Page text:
Saturday, March 04, 2006

The persistent asceticism of the left

Blair makes one short reference to “examining ones’ conscience” in a television interview, and the British press (in their innnnn-finite “tolerance”) howls about religion, at the mere possibility of the use of the word.

Referring to the influence of a “muscular”, “born-again” style America, they miss the point. US affairs aren’t influenced inordinately by religious institutions or figures, it just doesn’t have a bias against and hatred for them.

Pat Robertson, and the “Reverend” Jesse Jackson each only have one vote, and so do I. The existence of either of them puts no-one at a disadvantage.

The BBC made much of material I didn’t happen to hear in the teaser they’ve been flogging:

«So it must come as no surprise to Tony Blair that his remarks - made on ITV1's Parkinson programme - about being judged by God for his actions in Iraq have sparked a storm of protest.

It raises the prospect of inflaming Arab opinion which often links Christian western leaders with suggestions of a "crusade" - a charge already leveled at President Bush.

Others have asked how a Christian can defend war and “sending soldiers and civilians to their death.»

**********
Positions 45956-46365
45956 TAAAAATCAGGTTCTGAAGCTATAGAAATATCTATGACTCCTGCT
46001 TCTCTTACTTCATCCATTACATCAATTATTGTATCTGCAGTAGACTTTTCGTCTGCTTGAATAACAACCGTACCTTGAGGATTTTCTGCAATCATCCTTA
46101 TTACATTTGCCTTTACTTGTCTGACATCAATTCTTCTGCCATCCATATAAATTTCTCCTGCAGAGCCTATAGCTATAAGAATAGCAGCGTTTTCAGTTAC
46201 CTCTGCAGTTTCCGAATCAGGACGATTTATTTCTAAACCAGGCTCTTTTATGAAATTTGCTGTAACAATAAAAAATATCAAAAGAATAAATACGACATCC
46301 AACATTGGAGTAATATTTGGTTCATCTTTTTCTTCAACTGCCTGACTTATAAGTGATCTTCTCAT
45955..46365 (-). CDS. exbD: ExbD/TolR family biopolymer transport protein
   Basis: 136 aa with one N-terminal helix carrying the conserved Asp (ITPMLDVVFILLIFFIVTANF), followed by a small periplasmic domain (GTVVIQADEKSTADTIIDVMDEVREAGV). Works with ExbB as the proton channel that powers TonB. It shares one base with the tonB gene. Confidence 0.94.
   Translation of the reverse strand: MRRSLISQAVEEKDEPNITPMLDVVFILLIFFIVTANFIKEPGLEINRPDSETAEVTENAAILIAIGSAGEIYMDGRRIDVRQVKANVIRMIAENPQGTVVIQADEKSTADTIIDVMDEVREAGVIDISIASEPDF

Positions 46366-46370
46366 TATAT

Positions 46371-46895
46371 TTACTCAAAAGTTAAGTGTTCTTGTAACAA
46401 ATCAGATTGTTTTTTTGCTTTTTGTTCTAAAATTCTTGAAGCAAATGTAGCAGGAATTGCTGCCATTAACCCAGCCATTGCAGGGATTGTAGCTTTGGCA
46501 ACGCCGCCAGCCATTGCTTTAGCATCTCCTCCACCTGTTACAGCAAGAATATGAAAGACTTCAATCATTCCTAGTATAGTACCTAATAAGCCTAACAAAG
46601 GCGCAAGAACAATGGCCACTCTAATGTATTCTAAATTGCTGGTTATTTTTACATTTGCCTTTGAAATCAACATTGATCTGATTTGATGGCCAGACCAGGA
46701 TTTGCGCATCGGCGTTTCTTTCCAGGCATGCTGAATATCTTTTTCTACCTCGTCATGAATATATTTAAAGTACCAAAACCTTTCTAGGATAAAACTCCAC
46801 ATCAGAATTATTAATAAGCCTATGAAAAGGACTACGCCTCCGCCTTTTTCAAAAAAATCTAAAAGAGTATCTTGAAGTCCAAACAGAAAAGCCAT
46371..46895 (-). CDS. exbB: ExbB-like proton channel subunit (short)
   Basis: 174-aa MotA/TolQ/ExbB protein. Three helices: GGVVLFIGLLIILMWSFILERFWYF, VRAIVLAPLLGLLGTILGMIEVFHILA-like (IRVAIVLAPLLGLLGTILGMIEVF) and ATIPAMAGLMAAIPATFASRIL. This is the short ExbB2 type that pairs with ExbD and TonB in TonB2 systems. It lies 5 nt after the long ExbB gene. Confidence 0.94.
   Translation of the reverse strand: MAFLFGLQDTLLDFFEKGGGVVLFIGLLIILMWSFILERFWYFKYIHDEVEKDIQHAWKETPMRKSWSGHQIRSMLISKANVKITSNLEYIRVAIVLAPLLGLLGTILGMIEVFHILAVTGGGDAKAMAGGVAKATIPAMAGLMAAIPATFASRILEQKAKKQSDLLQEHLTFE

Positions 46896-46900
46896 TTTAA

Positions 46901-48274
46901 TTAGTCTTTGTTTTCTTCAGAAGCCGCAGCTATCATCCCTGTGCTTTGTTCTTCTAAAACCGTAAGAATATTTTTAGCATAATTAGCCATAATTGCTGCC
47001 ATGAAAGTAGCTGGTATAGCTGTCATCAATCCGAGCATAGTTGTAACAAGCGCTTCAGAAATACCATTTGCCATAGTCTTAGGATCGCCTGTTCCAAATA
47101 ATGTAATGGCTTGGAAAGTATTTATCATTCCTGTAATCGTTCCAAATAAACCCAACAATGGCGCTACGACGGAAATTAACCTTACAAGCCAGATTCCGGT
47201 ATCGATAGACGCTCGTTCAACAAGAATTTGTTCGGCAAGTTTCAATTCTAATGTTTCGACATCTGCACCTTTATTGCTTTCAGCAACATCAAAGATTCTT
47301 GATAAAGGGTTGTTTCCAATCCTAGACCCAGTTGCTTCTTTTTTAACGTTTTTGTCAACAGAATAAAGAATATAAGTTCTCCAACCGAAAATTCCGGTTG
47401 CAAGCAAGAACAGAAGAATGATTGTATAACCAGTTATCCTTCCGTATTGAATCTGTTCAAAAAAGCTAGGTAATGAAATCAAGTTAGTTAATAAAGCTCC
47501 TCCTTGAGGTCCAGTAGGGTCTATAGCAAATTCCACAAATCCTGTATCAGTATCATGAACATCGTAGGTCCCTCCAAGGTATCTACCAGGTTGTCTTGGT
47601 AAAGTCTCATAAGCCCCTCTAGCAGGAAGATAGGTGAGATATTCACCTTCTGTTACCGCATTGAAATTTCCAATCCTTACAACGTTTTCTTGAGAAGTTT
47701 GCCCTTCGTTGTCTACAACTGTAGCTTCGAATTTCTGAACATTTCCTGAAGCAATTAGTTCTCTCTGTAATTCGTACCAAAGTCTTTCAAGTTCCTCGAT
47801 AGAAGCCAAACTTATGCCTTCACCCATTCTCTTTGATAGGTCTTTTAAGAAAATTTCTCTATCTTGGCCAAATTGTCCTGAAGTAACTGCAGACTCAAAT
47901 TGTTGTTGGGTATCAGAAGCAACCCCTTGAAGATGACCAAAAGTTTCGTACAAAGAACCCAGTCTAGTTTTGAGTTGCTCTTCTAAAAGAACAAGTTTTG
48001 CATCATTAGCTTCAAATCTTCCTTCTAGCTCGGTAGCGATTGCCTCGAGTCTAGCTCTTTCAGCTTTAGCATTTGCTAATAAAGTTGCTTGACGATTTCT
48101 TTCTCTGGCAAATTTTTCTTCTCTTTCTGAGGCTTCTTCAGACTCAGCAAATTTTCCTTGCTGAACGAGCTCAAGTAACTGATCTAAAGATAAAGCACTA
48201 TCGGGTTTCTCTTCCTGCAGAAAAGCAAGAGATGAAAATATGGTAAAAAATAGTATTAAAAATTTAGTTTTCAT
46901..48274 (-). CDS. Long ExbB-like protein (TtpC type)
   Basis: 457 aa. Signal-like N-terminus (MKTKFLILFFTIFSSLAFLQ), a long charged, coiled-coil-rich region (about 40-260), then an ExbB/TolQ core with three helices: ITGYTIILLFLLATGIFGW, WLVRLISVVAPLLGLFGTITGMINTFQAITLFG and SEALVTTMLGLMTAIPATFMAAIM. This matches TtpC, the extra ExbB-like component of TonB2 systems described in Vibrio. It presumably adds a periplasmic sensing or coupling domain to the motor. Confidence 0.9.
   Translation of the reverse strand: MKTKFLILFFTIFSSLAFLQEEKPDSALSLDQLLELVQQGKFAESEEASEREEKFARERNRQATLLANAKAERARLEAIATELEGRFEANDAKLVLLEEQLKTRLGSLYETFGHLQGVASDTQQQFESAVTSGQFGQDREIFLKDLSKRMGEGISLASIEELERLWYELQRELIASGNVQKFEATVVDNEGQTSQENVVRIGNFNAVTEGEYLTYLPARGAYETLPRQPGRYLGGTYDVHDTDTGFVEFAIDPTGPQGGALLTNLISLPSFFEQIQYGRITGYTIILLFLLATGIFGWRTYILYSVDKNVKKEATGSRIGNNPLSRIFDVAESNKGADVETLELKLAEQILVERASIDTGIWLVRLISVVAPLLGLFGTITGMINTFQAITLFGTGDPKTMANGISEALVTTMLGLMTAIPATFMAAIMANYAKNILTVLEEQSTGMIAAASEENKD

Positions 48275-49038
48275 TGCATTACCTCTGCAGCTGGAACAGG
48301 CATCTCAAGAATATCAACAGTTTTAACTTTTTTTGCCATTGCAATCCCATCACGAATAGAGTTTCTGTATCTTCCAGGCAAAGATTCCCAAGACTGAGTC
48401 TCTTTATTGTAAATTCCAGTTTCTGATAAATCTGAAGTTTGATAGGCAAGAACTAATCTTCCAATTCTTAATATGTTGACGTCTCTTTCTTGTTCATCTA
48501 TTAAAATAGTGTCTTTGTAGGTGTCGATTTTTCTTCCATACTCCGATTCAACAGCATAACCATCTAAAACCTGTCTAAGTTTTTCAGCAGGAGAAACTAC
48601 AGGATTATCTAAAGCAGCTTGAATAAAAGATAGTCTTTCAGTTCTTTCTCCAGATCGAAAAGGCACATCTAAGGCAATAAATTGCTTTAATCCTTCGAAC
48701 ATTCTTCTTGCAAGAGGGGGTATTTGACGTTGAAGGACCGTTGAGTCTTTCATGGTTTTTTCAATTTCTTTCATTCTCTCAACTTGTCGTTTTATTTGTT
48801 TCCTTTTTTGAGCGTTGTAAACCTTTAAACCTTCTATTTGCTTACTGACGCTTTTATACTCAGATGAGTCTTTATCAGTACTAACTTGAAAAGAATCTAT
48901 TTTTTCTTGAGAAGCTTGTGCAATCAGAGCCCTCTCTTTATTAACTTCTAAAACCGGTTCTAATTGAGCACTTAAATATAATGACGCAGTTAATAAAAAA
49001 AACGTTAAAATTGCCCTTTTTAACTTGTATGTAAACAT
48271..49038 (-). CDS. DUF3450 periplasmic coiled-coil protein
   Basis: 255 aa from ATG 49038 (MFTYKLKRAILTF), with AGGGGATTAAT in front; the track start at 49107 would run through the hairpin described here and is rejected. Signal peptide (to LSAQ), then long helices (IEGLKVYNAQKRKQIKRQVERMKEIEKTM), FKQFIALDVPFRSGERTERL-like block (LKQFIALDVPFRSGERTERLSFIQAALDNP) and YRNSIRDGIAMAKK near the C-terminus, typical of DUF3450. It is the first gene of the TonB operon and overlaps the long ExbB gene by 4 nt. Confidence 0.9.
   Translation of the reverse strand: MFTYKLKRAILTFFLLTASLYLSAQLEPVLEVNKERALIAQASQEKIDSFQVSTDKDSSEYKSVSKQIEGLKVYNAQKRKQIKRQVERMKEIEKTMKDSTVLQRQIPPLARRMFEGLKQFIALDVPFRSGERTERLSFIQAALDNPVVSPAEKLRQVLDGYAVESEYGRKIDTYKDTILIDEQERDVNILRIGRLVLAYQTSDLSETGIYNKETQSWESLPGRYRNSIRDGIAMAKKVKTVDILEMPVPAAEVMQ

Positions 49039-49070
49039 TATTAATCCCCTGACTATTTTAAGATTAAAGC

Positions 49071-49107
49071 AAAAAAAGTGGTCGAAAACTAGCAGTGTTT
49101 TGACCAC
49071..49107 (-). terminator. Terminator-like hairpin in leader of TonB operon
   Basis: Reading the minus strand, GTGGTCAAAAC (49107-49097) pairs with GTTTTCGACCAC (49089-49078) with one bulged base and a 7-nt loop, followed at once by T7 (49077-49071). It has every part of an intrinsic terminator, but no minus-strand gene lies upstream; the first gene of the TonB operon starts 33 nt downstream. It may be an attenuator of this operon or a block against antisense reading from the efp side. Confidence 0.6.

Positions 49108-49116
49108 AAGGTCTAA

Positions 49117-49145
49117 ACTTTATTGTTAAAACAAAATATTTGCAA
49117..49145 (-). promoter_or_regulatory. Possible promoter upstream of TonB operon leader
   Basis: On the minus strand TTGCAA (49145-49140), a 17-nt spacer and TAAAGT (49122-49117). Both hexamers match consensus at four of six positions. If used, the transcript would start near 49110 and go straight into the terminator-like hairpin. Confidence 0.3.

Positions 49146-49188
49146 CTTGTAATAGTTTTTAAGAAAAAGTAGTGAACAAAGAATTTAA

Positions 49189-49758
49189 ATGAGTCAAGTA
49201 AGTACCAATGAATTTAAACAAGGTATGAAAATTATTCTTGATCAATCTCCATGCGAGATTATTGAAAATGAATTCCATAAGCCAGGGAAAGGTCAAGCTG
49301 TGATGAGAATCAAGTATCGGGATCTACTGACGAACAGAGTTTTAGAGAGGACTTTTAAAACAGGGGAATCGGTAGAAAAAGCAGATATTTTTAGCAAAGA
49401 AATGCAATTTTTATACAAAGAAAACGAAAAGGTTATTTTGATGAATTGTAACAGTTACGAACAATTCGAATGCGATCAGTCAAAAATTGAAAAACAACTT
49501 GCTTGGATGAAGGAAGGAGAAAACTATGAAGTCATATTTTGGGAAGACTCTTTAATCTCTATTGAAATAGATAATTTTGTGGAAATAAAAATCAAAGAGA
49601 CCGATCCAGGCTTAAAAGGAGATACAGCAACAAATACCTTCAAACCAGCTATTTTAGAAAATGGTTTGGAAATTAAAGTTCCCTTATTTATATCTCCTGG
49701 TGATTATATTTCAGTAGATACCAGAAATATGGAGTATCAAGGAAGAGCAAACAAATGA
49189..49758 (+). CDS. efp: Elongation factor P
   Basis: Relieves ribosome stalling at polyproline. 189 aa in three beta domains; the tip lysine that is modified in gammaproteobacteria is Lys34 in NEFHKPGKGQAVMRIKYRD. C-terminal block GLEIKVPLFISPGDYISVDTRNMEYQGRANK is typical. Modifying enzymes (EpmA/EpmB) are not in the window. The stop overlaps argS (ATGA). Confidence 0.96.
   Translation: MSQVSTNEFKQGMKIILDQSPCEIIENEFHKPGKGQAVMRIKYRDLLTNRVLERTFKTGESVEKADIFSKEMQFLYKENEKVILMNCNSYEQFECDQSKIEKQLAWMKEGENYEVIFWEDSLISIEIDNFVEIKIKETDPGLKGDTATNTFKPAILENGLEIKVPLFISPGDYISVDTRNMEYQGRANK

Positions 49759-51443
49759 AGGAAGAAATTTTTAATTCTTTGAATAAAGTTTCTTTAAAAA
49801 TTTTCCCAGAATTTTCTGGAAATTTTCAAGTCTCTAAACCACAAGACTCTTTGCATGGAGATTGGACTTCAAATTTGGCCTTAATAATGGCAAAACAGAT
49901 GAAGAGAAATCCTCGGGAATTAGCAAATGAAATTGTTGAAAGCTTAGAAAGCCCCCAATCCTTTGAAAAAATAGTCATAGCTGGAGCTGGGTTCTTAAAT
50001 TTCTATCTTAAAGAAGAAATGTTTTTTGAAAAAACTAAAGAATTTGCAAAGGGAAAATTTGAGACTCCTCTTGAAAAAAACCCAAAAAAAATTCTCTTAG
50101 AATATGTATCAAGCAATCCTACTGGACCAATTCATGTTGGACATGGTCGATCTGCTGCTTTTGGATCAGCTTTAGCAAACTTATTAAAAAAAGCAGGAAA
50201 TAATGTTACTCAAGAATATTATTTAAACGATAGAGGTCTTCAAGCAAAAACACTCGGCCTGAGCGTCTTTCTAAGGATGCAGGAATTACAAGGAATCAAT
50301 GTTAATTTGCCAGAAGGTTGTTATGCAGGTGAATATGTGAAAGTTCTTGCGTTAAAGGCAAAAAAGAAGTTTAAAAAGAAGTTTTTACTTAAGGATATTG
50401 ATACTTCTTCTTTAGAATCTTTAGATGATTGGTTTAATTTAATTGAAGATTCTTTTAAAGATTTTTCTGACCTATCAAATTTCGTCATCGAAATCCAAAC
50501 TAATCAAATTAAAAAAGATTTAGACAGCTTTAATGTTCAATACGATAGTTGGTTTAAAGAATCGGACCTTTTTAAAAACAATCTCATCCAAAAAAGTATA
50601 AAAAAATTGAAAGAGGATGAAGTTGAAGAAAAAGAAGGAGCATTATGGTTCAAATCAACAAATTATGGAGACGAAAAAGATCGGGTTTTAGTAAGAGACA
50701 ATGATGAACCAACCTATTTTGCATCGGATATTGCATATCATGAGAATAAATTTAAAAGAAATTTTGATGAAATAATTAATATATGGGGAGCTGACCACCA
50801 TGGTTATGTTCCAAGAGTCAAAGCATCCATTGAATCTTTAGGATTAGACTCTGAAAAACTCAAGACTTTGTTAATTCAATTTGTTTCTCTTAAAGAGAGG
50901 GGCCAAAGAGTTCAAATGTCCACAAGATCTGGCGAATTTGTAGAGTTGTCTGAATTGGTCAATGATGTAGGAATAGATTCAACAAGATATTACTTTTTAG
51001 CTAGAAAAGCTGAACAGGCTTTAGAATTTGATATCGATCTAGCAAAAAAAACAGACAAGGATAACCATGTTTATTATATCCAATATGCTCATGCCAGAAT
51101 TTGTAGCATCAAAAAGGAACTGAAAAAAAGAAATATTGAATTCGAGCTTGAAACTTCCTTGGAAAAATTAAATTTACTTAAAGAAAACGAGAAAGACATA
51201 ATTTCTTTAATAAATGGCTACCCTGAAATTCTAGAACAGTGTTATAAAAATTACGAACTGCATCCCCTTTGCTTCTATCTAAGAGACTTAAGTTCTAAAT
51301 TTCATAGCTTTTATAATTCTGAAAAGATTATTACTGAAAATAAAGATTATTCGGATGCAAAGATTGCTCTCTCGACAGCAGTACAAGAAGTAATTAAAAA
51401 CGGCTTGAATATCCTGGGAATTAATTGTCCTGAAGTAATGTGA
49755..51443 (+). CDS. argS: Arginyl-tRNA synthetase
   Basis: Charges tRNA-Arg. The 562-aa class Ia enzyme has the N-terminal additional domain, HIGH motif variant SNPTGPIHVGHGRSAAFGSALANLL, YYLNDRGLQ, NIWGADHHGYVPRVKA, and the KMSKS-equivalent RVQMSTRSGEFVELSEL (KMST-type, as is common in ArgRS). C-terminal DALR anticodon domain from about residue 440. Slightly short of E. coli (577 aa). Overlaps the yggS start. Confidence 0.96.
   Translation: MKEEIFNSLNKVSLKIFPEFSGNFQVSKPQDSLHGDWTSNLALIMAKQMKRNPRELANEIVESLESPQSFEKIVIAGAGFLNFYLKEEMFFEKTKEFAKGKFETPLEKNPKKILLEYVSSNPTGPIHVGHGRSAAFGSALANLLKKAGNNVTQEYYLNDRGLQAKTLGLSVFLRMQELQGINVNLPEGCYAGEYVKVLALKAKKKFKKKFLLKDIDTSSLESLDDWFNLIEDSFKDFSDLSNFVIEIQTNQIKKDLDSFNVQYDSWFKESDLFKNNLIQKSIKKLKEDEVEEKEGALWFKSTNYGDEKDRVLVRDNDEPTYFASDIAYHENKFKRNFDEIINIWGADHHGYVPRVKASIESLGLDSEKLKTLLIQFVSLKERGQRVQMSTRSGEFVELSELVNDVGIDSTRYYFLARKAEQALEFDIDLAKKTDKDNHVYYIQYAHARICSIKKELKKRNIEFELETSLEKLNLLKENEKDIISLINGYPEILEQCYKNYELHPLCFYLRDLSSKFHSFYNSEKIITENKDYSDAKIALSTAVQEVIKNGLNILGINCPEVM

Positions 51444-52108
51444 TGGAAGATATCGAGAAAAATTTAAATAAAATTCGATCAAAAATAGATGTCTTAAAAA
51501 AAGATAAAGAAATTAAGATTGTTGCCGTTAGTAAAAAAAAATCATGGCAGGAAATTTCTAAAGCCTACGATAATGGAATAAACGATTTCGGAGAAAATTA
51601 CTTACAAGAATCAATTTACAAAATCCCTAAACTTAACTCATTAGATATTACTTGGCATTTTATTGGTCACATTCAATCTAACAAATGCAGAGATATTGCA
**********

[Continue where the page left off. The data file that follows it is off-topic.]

Never mind the fact that it’s ITV’s scoop. Were the same zeal offered to the “freeing of Tibet”, which truly seeks theocracy, then thoughts of heresy, religiosity, and the like barely figure into the conversation at all.
But if a critic is predisposed to try to make an argument that an elected leader is part of some religious illuminati, their mere mention of “consulting ones’ conscience” is a reason to display ones’ fear.

Perhaps they want a PM, or anyone else for that matter to NOT consult their conscience, and to do little more than stick their finger in the political wind. No?
I think they’d prefer a sort of false meritocracy of civil service experts who pass a governance test that is selected, not elected.

Meanwhile Radio 4 returns to it’s regularly scheduled programming of “All Gitmo, all the time”, and peppers it with round table discussions of why privatizing Royal Mail is bad for social justice™ as if it was the business of a state broadcaster to promote a nebulous, inaccessible cult intent on disempowering the people™ with delusions and failed class theory.

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